herculean unlearning and adaptation curve” from a STEMI. And my pattern recognition-trained brain couldn’t help but revisit the inferior STEMI EKG from two days earlier of a woman with nearly an identical EKG that turned out to be a fatal myopericarditis from a possible COVID-19 infection. I can’t help but wonder how long it would take me to comfortably switch gears from DTBT sprints to safe-survival marathons. These days neuroplasticity needs an accelerator. Further delving into his history suggests this 40-year-old patient with an inferior STEMI is very high on our suspicion list for COVID-19 infection, and we take him to the catheterization laboratory. Despite continual drills to minimize DTBT – “time is muscle” – the mantra has gone for a tailspin. Here we are having to unlearn this fundamental rule for STEMIs. The meticulously measured OCT/IVUS guided PCIs for stent sizing decisions have been reverted to angiography-based decisions, in order to shift the paradigm in favor of minimizing exposure times and brevity for safety. Our training has also consequently taken a hit in frequency of procedures being performed and now seems to be limping towards the finish line. Our lab stopped doing elective cases in mid-March, with the dramatic decline potentially stunting our training. Should fellowships such as interventional cardiology have plans in place going forward for such unforeseen calamities? In terms of timing, our class did receive robust training in the first three quarters of the year, meeting our graduating numbers and skills criteria. Were this to have happened earlier in the year, compromised confidence and skills would have shaken our venture into practice as attendings. Should this therefore make us think about artificially simulated cases or other teaching to keep up our competencies if scenarios like these were to arise again? Alternatives such as live cases that we could watch in a nationally telecast training program from any lab would greatly benefit trainees. Needless to say, our first year out in the real world as attendings will not include the normal curve that junior attendings have thus far enjoyed. The kinds of cases that we do see will also probably be different,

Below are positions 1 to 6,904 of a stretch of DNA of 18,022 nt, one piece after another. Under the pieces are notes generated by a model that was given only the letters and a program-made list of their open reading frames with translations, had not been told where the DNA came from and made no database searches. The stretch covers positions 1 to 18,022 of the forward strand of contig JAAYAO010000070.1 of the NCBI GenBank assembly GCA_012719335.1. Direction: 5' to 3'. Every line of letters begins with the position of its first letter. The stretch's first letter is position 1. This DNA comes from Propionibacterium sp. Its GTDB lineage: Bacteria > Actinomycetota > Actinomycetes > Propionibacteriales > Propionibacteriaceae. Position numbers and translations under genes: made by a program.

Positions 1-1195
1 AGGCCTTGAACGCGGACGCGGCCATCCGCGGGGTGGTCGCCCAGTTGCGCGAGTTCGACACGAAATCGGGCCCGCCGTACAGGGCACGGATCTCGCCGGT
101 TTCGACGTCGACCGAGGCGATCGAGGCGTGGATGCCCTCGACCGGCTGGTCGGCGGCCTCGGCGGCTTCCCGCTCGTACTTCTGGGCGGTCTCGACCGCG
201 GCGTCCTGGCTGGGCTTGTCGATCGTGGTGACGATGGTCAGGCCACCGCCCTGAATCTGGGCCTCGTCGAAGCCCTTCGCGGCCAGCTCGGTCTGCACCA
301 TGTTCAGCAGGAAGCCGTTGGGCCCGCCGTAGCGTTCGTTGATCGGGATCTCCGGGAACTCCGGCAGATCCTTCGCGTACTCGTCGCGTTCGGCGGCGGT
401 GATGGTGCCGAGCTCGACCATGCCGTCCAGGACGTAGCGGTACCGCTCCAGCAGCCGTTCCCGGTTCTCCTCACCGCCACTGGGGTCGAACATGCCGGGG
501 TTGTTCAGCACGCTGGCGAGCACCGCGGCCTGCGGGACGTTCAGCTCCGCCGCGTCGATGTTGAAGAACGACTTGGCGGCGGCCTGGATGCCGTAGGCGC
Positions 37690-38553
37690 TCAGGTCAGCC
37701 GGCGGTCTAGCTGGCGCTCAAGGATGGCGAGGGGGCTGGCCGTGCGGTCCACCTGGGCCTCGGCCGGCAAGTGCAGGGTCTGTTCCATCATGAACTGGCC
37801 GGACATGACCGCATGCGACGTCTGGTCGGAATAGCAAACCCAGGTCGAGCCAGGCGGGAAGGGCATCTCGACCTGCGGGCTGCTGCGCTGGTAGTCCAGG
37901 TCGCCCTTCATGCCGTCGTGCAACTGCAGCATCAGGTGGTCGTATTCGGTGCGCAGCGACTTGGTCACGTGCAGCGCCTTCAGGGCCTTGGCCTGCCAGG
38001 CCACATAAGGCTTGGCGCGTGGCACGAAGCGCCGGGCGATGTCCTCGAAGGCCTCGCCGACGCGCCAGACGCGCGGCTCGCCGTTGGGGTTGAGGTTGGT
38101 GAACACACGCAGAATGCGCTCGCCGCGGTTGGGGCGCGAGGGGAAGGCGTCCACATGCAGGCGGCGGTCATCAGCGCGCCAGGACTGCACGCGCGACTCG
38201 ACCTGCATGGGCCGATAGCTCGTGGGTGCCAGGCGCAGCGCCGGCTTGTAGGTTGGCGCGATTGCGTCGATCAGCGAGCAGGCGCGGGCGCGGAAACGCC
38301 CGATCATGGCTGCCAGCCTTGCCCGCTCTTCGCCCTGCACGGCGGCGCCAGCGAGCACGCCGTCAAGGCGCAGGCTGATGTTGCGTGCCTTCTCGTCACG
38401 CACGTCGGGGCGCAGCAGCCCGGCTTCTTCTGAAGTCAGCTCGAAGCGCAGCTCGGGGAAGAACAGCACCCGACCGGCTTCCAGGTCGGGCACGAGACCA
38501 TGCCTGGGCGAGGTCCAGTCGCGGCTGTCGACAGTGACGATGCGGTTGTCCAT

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depending on COVID-19’s long-term impact on the cardiovascular risks of the population. After this strange and frightening fourth quarter, when we are burnishing our attending badges, we will not have had the luxury of walking a known path. Uncertainties are many: What jobs will be available? Will we be sufficiently adapted to a new way of decision-making that accounts for a pandemic? Will we still be racing in an attempt to compensate for the non-system delays in DTBT caused by this illness? Will we see an adverse cardiovascular effect on the endothelium from the virus? Will our caseloads return to the BC (Before COVID-19) era or will we have to manage complications from cardiovascular disease that may have gone unaddressed? Or is it that this last quarter will have actually prepared us better for the role of a new kind of interventional attendings, if this viral situation continues into the beginnings of our junior attending year? It’s time for Tony and I to sit back and restructure our last quarter plans. Our catheterization laboratory staff was planning a trip to New York City for our farewell celebration. Quite ironically, we sent off our structural fellow Yumi to New York City, as she truncated her structural fellowship to aid her hometown in desperate need. With the promise to each other to celebrate our graduation some day when all this is behind us, for now we soldier on.+ *STEMI stands for ST-Elevation Myocardial Infarction – a major type of heat attack caused by blockage of arteries and requiring urgent treatment. Nirmal J. Kaur, MD, FACP, FACC, recent graduate of the SVH Internal Medicine Residency and Cardiology Fellowship and an Interventional Cardiology Fellowship at UMass Medical School, is now an interventional cardiologist at Alliance Health, Durant, Oklahoma